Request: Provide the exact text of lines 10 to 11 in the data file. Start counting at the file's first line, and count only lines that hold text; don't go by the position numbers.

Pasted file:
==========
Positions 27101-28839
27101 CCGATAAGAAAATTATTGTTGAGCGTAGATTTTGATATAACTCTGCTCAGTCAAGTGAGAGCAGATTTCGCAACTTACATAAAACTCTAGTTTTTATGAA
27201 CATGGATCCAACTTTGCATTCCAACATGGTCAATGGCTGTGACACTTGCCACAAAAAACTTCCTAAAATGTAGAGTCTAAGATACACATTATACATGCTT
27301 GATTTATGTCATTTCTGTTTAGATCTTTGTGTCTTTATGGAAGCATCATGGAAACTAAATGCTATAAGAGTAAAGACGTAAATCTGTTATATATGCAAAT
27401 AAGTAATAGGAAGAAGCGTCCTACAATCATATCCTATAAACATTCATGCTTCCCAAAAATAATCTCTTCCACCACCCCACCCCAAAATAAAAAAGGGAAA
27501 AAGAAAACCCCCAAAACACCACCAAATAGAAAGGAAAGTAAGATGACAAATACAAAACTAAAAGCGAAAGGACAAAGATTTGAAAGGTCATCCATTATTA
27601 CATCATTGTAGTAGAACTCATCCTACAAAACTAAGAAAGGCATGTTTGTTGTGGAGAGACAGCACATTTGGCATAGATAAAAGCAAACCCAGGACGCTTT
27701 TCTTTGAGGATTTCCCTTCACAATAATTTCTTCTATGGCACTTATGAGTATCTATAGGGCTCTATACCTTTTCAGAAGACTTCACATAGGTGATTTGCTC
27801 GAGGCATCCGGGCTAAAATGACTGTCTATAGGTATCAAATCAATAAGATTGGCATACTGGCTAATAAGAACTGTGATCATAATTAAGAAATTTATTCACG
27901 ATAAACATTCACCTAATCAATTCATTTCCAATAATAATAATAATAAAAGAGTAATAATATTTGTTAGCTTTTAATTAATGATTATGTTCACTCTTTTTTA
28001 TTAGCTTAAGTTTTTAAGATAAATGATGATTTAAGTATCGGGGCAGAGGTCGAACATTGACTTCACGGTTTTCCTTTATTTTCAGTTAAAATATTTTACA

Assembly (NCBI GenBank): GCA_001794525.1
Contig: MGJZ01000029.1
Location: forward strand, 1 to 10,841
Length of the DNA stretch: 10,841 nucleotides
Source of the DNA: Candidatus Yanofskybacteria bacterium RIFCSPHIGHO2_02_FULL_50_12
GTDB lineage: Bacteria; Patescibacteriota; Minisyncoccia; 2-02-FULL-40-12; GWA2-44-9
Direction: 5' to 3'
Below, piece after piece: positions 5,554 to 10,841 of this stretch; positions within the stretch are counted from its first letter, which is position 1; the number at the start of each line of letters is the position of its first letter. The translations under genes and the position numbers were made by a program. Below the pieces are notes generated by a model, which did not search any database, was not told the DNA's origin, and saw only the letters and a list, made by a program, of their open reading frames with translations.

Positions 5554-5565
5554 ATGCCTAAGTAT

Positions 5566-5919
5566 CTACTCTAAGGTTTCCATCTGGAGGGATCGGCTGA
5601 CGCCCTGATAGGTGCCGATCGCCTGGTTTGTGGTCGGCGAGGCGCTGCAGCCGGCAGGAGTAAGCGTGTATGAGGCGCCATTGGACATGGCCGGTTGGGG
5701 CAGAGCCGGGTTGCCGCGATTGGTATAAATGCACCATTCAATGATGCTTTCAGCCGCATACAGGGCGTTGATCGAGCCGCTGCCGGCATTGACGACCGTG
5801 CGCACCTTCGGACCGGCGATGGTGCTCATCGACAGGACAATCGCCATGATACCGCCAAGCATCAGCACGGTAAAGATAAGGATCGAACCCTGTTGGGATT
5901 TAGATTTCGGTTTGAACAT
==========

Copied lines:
27901 ATAAACATTCACCTAATCAATTCATTTCCAATAATAATAATAATAAAAGAGTAATAATATTTGTTAGCTTTTAATTAATGATTATGTTCACTCTTTTTTA
28001 TTAGCTTAAGTTTTTAAGATAAATGATGATTTAAGTATCGGGGCAGAGGTCGAACATTGACTTCACGGTTTTCCTTTATTTTCAGTTAAAATATTTTACA